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BusinessAfghanistan's health care system is 'on the brink of collapse': WHO

Afghanistan’s health care system is ‘on the brink of collapse’: WHO

In this photograph taken on March 20, 2019, an Afghan health employee administers a polio vaccine to a toddler in the Kandahar province.

Javed Tanveer | AFP | Getty Images

Afghanistan’s health-care system is “on the brink of collapse” as a scarcity of funding left 1000’s of health services struggling to purchase medical provides and pay their workers, the World Health Organization mentioned Wednesday.

“Unless urgent action is taken, the country faces an imminent humanitarian catastrophe,” WHO Director-General Tedros Adhanom Ghebreyesus and WHO Regional Director for the Eastern Mediterranean Ahmed Al-Mandhari mentioned in a statement following a go to to Kabul, Afghanistan’s capital metropolis.

The Taliban, an ultraconservative militant group, seized energy in Afghanistan final month as the U.S. withdrew its navy presence in the nation. Afghanistan is closely depending on worldwide funding, however many donors have suspended support to the nation whereas the U.S. froze its Afghan monetary belongings.

WHO mentioned decreased donations to Afghanistan’s largest health mission, Sehatmandi, left health services with out medicines, medical provides, gas, and salaries for medical staff.

Sehatmandi is the main source of health care in the nation — it operates 2,309 medical services throughout Afghanistan that benefitted over 30 million folks in 2020.

“Many of these facilities have now reduced operations or shut down, forcing health providers to make hard decisions on who to save and who to let die,” the assertion mentioned, noting that solely 17% of the services have been absolutely practical.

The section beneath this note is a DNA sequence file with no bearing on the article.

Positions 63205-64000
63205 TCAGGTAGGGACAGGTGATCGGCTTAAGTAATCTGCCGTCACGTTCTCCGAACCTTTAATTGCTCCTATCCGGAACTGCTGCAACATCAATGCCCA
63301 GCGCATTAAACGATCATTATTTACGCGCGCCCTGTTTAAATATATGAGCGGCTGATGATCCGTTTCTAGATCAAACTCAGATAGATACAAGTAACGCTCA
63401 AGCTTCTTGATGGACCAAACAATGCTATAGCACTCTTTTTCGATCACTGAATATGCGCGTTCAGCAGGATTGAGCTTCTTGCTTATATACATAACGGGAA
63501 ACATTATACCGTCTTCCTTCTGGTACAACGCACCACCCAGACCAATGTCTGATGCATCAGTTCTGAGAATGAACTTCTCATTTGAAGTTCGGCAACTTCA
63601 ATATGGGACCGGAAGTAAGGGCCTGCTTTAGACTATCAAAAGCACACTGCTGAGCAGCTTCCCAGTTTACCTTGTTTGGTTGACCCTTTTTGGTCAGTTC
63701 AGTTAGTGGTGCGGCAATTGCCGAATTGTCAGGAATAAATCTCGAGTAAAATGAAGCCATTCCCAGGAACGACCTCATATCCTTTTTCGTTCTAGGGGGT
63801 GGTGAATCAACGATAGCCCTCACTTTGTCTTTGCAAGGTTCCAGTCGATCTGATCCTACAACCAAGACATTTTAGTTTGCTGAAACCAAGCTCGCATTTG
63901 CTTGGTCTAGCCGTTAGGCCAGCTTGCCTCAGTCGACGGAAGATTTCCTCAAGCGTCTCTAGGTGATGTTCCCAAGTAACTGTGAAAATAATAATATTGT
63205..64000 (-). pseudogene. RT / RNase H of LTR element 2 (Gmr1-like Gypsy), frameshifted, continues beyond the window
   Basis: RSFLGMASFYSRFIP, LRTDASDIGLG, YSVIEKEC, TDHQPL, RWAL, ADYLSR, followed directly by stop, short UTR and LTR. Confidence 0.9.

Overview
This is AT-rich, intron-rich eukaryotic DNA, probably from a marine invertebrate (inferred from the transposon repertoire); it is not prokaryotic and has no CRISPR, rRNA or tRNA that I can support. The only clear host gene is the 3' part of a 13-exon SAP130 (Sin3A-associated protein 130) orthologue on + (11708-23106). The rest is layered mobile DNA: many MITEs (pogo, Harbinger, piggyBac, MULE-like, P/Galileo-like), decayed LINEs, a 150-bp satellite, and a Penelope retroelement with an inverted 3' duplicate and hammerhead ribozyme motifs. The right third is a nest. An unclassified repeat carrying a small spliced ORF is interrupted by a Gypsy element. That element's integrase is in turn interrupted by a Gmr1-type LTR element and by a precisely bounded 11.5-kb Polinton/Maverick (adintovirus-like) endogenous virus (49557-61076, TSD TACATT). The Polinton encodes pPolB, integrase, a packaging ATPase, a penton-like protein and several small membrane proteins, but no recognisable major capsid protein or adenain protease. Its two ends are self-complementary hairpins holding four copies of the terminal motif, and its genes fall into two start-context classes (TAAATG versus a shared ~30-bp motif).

Covid-19 response

Problems in Afghanistan’s health-care system have affected the nation’s response to the ongoing Covid-19 pandemic.

“Nine of 37 COVID-19 hospitals have already closed, and all aspects of the COVID-19 response have dropped, including surveillance, testing, and vaccination,” WHO mentioned.

Covid vaccination charges have “decreased rapidly” in current weeks, whereas 1.8 million vaccine doses remained unused, in accordance with the assertion.

United Nations Childrens Emergency Fund (UNICEF) members label the cargo containing Astrazeneca Covid-19 coronavirus vaccines donated by the French authorities after it arrived at the Kabul airport in Kabul on August 8, 2021.

Wakil Kohsar | AFP | Getty Images

“Swift action is needed to use these doses in the coming weeks and work towards reaching the goal of vaccinating at least 20% of the population by the end of the year based on national targets,” mentioned WHO.

Only round 1.1% of the Afghan inhabitants has been absolutely vaccinated, in accordance with newest knowledge compiled by on-line repository Our World in Data.

Other emergencies

In addition to Covid, Afghanistan faces different health emergencies, mentioned WHO.

The nation is one of solely two in the world the place polio is nonetheless prevalent, mentioned the company. Cases of wild poliovirus instances have fallen to only one this 12 months from 56 in 2020, however efforts to eradicate the illness will endure resulting from issues going through the Afghan health system, defined WHO.

Meanwhile, measles outbreaks are spreading in Afghanistan, the company added.

The United Nations mentioned Wednesday it’s releasing $45 million from the Central Emergency Response Fund to “help prevent Afghanistan’s health-care system from collapse.”

“Allowing Afghanistan’s health-care delivery system to fall apart would be disastrous. People across the country would be denied access to primary health care such as emergency caesarian sections and trauma care,” mentioned Martin Griffiths, UN under-secretary-general for humanitarian affairs and emergency reduction coordinator.

Impact on girls

Problems in Afghanistan’s health-care system pose a selected danger to girls in the nation.

With fewer health-care services working and fewer feminine medical staff reporting to work, feminine sufferers are hesitant to hunt medical consideration, mentioned WHO.

While girls in the public health sector have been requested to return to their jobs, many are understandably scared of coping with Taliban militants, particularly now that that there is no governing system in place to supply them any safety.

Samira Hamidi

Humanitarian Campaigner, Amnesty International

Samira Hamidi, Amnesty International’s South Asia campaigner, mentioned that ladies in the nation really feel insecure as they do not belief the Taliban.

“While women in the public health sector have been asked to return to their jobs, many are understandably scared of dealing with Taliban militants, especially now that that there is no governing system in place to offer them any protection,” she instructed CNBC.

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